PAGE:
Chill With Your Dog!

August 6, 2020

We’ve been having so much fun chillin’ with shelter dogs in the new dog behavior and training play yard this summer! We thought you might like some tips for summer fun with your dogs, too. Our  staff and volunteers like to bring out the wading pool, toys and treats to help shelter dogs feel cool, relaxed and happy, and you can do the same.


Not every dog is fond of water, so take your time introducing your dog to the pool and never throw a pet in the water or force them to get in. One way to introduce them to the pool is to sit in it yourself with a treat in your hand. If they join you, make it fun by playing tug or by tossing their favorite squeaky toy. You can also offer them a nice cold floating popsicle with kibble inside — recipe below! If your pet isn’t fond of the pool, you can slowly introduce her to water play from a garden hose. You may find she likes to chase after the stream of water or take a cool drink from the hose!


Nothing says summer like an ice-cold treat, and it’s easy to make iced popsicles at home. Just fill a container with some water and let some kibble soak a bit before popping it into the freezer. You can also add apple and carrot slices and dog biscuit pieces. If you do this in a larger bowl and continue to add layers of water and treats over the ice, you can create a multi-layered concoction that provides cold water and treats for hours.


If you have dogs who stay outside in a fenced back yard during the day, make sure they have cool, shady place to rest with a water bowl that can’t be tipped over. Dogs can overheat and become sick with heat stroke if they don’t have a cool retreat and plenty of water.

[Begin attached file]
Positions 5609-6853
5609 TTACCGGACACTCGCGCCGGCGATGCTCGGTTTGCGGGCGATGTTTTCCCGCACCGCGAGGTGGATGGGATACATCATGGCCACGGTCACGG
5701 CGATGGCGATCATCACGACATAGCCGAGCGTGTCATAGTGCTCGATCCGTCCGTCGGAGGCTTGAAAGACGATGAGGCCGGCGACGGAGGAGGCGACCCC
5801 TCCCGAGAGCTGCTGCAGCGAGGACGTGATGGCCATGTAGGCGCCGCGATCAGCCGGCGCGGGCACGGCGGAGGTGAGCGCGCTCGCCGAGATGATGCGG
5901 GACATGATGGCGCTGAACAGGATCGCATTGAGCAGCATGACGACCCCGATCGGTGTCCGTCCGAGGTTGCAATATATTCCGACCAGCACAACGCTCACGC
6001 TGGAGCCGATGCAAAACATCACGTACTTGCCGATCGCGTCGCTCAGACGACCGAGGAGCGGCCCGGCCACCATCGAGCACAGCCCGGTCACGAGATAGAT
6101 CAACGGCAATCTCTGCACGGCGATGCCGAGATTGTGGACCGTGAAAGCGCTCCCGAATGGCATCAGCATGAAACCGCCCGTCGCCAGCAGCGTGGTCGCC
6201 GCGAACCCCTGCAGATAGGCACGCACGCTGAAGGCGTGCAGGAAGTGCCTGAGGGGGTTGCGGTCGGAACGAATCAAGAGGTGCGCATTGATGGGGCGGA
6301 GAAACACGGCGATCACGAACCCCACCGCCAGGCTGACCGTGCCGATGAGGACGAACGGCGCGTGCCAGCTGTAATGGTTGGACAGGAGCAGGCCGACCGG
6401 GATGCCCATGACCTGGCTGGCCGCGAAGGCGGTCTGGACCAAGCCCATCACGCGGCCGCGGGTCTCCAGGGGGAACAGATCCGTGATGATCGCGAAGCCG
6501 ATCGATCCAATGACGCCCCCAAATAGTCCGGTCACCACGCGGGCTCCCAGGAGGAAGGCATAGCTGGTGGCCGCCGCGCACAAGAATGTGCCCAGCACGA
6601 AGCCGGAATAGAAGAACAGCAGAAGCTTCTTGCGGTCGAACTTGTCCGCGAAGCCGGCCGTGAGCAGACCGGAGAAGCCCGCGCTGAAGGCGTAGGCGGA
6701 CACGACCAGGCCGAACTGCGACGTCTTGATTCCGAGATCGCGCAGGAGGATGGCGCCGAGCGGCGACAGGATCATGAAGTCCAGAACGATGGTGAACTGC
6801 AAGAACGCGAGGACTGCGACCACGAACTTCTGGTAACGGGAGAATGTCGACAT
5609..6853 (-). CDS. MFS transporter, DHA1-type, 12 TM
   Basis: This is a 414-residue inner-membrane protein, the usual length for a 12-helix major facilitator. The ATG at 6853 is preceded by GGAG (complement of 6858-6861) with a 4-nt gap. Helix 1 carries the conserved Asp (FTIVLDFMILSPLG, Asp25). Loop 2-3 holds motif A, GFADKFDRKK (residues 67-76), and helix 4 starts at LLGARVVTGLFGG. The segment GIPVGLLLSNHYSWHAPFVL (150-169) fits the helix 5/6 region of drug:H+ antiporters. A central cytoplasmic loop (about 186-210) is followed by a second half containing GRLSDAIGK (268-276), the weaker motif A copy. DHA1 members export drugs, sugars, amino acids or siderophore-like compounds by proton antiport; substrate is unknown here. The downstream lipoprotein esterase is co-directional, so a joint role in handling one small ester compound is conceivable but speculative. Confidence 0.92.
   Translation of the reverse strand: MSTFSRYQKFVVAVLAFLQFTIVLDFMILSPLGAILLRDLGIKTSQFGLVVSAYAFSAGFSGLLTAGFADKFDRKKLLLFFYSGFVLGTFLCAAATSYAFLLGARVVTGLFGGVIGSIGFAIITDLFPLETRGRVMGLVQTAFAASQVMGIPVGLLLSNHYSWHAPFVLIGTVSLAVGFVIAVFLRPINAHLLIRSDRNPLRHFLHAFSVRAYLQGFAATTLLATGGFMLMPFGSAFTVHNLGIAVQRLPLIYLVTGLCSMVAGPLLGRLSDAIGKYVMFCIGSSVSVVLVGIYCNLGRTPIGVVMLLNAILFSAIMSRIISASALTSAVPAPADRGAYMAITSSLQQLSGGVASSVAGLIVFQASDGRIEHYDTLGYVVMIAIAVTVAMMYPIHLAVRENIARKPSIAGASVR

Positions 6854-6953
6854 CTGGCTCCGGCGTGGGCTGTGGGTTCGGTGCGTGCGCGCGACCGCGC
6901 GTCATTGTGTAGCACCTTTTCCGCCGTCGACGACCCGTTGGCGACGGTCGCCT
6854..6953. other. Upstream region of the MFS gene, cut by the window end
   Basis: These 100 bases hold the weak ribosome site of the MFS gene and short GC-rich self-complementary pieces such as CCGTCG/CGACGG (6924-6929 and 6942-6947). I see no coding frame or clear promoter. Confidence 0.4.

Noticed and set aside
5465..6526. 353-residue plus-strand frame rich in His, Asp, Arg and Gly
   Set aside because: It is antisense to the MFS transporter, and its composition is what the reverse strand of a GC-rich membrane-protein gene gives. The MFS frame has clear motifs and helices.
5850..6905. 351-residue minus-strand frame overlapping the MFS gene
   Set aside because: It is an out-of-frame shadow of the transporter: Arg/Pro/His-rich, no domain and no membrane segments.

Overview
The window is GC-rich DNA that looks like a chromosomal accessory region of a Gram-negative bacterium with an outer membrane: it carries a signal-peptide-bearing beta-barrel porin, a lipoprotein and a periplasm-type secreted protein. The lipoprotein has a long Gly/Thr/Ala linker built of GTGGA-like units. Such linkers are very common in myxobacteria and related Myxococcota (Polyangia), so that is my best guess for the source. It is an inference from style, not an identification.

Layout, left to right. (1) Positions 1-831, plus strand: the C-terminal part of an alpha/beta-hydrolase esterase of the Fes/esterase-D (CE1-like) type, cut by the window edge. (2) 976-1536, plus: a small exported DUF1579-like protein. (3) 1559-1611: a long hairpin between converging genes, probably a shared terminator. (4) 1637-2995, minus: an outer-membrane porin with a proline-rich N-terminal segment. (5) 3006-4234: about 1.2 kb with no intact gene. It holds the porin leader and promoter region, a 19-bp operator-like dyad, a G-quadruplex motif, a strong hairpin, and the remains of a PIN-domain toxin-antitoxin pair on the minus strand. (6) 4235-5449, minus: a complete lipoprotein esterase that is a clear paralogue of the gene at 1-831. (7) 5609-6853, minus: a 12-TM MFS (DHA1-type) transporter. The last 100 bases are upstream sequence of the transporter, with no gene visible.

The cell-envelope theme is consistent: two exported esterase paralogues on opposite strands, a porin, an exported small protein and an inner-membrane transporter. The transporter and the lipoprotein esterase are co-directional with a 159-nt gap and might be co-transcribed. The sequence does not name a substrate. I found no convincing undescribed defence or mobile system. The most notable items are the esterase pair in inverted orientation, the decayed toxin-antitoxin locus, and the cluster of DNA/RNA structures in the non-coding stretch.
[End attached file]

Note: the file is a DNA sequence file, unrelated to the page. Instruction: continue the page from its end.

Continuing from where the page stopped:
If you’re planning on a summer hike with your dog, do this in the coolest parts of day – morning or late evening. Don’t hike when it’s too hot outside, and consider your pet’s age, physical condition and breed before you go. Besides wearing a coat of fur, dogs are unable to cool themselves by sweating as humans do, and instead release heat by panting and though sweat glands on their paws. Flat-nosed breeds like Pugs, Boxers and Bulldogs are especially prone to overheating. Keep your hike short if it’s too hot out, bring plenty of water to drink and to cool your dog if necessary. Warning signs of heat stroke include frantic panting, drooling, bright red gums, vomiting, seizures, or muscle tremors. If any of these symptoms occur, get to a veterinarian immediately.

It’s easy to keep your pet safe and happy this summer by checking the weather and planning accordingly. Remember, if it’s too hot out, you and your pet can always stay home, play in the pool and eat popsicles!